Wednesday, December 1, 2010

Building of the Week: Balmoral Castle, Scotland

The Old Castle at Balmoral, 1853
The Royal Collection
The private summer residence of the Royal Family, the estate at Balmoral covers an area of over sixty-four thousand acres in the Royal Deeside in Aberdeenshire, Scotland. The estate originally belonged to King Robert II who kept a hunting lodge on the property. In 1390, Sir William Drummond built the original castle on the site. The land would change hands three more times before the Nineteenth Century. In the 1840’s, the estate was owned by the Second Earl of Fife who leased the house and lands to wealthy patrons in search of a peaceful place to hunt and rejuvenate themselves. In 1848, the castle and lands were leased to Queen Victoria and Prince Albert who both fell in love with the beauty of the grounds and the elegant, but comfortable, castle. The queen and her husband petitioned for ownership of the property and achieved their goal in 1852.

The New Castle at Balmoral, 1856
The Royal Collection
In 1853, the corner stone for a new castle at Balmoral was set into the ground. Beneath the stone, Queen Victoria ordered that a letter in her own hand and coins of the realm (encased in glass) be set beneath the stone. While Victoria and Albert loved the original castle, they realized that it was too small and too old to comfortably house their growing family and rapidly enlarging staff. Prince Albert worked closely with the architects and designers of the new castle to ensure that it not only met their immediate needs, but also blended with the design of the original structure as well as the pristine landscape.

Balmoral, 1860
The Royal Collection
Balmoral has since remained in the Royal Family and, like Sandringham House, is privately owned as opposed to being a state residence. The estate has been the favorite spot of many a royal. Queen Elizabeth II and her family are particularly fond of the spot and spend as much time as they can there.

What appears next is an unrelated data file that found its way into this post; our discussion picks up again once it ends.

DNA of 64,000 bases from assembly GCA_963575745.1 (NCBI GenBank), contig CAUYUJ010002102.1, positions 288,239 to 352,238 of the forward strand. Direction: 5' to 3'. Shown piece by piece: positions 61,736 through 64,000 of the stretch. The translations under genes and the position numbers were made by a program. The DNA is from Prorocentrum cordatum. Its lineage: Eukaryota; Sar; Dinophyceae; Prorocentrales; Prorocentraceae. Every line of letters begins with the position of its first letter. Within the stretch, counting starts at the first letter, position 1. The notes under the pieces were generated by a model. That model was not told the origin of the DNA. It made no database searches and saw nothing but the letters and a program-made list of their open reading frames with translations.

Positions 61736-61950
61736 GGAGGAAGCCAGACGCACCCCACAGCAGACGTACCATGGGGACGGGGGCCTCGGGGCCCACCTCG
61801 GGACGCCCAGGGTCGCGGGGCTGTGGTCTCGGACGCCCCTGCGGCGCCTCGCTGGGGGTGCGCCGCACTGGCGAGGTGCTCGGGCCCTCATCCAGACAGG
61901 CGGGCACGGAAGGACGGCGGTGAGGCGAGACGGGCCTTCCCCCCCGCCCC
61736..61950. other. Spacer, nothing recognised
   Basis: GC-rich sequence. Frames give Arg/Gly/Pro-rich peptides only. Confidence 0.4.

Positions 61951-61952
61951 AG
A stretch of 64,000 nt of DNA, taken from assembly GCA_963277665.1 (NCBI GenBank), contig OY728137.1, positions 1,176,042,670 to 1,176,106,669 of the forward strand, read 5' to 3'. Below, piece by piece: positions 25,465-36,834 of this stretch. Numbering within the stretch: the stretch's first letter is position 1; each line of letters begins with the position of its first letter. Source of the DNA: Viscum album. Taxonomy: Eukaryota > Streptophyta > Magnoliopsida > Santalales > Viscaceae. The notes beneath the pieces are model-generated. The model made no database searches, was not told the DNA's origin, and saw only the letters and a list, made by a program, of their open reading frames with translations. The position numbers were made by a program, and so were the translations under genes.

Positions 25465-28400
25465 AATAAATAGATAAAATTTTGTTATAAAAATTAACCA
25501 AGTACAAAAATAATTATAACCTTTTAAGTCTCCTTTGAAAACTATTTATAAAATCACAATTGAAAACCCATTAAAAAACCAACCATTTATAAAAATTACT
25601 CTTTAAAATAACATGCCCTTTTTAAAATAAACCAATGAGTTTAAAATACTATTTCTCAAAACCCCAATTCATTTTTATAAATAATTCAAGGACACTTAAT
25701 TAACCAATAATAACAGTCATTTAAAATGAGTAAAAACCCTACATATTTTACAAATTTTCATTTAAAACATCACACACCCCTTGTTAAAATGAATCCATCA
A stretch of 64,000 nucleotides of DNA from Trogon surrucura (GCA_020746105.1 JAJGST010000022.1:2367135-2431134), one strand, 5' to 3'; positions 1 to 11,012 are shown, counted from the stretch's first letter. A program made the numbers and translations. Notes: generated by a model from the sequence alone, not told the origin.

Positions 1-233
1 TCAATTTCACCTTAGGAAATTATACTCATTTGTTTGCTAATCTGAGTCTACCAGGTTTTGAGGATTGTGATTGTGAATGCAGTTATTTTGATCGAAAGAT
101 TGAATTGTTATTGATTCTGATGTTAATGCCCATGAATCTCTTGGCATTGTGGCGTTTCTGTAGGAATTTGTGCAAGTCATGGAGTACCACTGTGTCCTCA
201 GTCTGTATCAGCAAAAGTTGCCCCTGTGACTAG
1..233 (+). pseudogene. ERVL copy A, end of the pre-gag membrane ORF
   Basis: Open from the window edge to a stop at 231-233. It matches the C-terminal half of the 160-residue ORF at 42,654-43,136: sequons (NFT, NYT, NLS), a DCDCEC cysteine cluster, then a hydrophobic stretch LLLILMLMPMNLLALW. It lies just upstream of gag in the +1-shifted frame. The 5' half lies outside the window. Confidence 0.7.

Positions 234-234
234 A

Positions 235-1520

Over time, the size of the estate has grown incredibly. In 1878, Queen Victoria rescued a one thousand acre stretch of forest by purchasing it before it could be destroyed by timber merchants. The forest, known as Ballochbuie, was officially added to the estate at Balmoral. Later, an additional two thousand acres were added as a safe haven for red deer.

Queen Elizabeth II and her Children
at Balmoral, 1952
Balmoral is still a working estate, and while the staff has been considerably reduced lately, the Royal Family employs up to fifty full-time staffers throughout the year. Nearly one hundred thousand people visit Balmoral each year—wishing to tour the land and see its natural beauty first-hand. The tourist trade is quite a boon to the surrounding areas—producing upwards of four thousand jobs for local workers each year.

The site of many a historic occasion, Balmoral has seen its share of Royal triumph and tragedy. There, the coronation activities of King George IV were carried out. Queen Victoria Eugenie of Spain was born there. Most recently, it was at Balmoral where the Royal Family received word that Diana, Princess of Wales, had been killed in an automobile accident.

Princes William, Charles and Harry at Balmoral
The Royal Collection
The Duke of Edinburgh, husband to Queen Elizabeth II, plays a large part in overseeing the workings of Balmoral and has taken a keen interest in preserving the trees and wildlife on the estate. As the land continues to be governed by its royal owners, we can be sure that it will continue to be one small stretch of untouched beauty for centuries to come.

1 comment:

Hotel Dunkeld said...
This comment has been removed by a blog administrator.